It’s suspected that the data is coming from an app with permission to track phone GPS data. That could either be a legitimate app that has been compromised, or a purpose-built malicious app that was uploaded online. As anyone who has used a GPS navigator knows, location data can be used to roughly calculate your travel speed. The emails ask for payment of the speeding ticket, but no apparatus is set up to receive such fines. Instead, a link that claims to lead to a photo of the user’s license plate instead loads malware onto the user’s device.

This particular scam appears to be hyperlocal at the moment, however, it does show how these scams can progress. Like con artists, most of these scams rely on fooling users into thinking they’re from a legitimate source. By revealing data that one would think only the police could have, people are more likely to click the link and get infected.

From: Speeding Citation

To: (Accurate Email Removed)

Date: 03/11/2016 03:08 PM

Subject: [External] Notification of excess speed

First Name: (Accurate Name removed)

Last Name: (Accurate Name removed)

Notification of excess speed

Route: (Accurate Local Township Road –removed)

Date: 8 March 2016

Time: 7:55 am

Speed Limit: 40

Detected Speed: 52

The Infraction Statement contains an image of your license plate and the citation which must be paid in 5 working days.



ASTER Data Available at No Charge

On April 1, 2016, NASA’s Land Processes Distributed Active Archive Center (LP DAAC) began distributing ASTER Level 1 Precision Terrain Corrected Registered At-Sensor Radiance (AST_L1T) data products over the entire globe at no charge. Global distribution of these data at no charge is a result of a policy change made by NASA and Japan.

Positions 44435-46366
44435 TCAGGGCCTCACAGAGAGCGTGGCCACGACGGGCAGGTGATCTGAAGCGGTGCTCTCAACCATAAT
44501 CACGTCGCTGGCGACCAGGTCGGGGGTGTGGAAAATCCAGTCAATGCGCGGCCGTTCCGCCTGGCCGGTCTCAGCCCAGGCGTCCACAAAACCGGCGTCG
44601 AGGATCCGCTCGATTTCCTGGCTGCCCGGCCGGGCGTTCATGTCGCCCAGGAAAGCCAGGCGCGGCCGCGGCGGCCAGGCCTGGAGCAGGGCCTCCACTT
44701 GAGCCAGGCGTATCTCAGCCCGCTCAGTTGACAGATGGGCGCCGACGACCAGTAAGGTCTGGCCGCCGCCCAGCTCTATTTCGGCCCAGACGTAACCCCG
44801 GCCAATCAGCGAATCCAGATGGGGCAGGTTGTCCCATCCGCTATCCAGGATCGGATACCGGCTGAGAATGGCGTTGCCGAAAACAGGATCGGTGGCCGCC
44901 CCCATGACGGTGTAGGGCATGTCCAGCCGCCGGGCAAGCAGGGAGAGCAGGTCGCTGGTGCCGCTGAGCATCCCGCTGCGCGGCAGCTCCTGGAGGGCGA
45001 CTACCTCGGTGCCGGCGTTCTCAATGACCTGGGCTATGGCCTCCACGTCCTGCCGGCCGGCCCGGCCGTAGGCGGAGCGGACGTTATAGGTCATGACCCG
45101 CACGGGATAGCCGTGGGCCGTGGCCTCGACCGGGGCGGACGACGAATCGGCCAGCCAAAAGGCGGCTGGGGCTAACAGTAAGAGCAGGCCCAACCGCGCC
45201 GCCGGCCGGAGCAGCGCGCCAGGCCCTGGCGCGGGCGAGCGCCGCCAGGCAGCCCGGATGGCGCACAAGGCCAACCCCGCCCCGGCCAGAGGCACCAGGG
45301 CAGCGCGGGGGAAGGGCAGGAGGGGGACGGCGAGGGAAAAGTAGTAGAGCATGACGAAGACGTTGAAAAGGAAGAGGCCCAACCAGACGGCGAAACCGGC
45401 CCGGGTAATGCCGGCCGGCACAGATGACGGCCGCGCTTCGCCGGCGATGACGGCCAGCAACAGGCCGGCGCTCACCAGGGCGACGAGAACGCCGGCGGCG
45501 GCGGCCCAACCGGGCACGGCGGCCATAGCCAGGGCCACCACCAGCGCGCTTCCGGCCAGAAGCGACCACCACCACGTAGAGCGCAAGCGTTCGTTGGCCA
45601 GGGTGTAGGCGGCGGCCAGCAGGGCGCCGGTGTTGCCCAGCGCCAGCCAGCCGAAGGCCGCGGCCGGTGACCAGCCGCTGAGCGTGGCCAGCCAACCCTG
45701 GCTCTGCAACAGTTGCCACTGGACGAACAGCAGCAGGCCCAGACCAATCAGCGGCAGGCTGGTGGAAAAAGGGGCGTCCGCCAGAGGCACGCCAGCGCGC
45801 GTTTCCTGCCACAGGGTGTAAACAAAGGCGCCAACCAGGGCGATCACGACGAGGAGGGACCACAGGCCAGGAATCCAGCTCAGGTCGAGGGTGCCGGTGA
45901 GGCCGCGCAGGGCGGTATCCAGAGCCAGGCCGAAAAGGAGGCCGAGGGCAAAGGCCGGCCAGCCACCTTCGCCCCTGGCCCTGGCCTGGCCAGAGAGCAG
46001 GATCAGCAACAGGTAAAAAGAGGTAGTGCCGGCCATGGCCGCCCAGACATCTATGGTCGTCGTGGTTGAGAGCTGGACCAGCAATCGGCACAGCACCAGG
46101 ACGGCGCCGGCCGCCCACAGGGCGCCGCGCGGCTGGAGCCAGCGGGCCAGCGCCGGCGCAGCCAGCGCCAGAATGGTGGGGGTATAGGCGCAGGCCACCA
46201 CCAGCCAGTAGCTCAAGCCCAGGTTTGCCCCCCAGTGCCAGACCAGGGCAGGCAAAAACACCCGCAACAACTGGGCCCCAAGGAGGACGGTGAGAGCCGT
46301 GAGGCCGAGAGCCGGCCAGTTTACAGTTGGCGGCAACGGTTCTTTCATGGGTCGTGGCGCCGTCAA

The AST_L1T product provides a quick turn-around of consistent GIS-ready data as a multi-file product, which includes a HDF-EOS data file, full-resolution composite images (FRI) as GeoTIFFs for tasked telescopes (e.g., VNIR/SWIR and TIR ), and associated metadata files. In addition, each AST_L1T granule contains related products including low-resolution browse and, when applicable, a Quality Assurance (QA) browse and QA text report.

More than 2.95 million scenes of archived data are now available for direct download through the LP DAAC Data Pool and for search and download through NASA‘s Earthdata Search Client and also through USGS‘ GloVis , and USGS‘ EarthExplorer . New scenes will be added as they are acquired and archived.

ASTER is a partnership between NASA, Japan‘s Ministry of Economy, Trade and Industry (METI), the National Institute of Advanced Industrial Science and Technology (AIST) in Japan, and Japan Space Systems (J-spacesystems ).

Visit the LP DAAC ASTER Policy Change Page to learn more about ASTER. Subscribe to the LP DAAC listserv for future announcements.

Free GIS Programming Tutorials: Learn How to Code

From GIS Geography:

Learn to write code for free in any GIS programming language

What do successful self-taught GIS programmers eat for breakfast?

A healthy dose of Python, JavaScript, SQL, VB.NET, C++, HTML, CSS… In that order are the most popular GIS programming languages.

It’s not necessary to have GIS programming skills to land a job in the industry. But it’s a feather in your cap if you do. And it will certainly help.

If you’re just starting out, we flaunt some of the best, free GIS programming resources available to pave your way to coding competency:

-Thanks to Reddit user Korlyth for his contributions and inspiration to us for creating this post.

 GIS Programming in Applications – Python, C++, .NET, C#

Python has been a standard language in GIS because Esri and open source tend to gravitate toward it. Of all GIS programming languages, many consider it to be the front-runner.

In addition to Python, C++, C# and .NET languages exist in GIS:

C++ lets you work in multiple environments. While C# and the .NET languages offer you good development tools and interaction with Windows-based software.

We suggest to learn Python first because its usually the first language a company looks for.

Continue reading Free GIS Programming Tutorials: Learn How to Code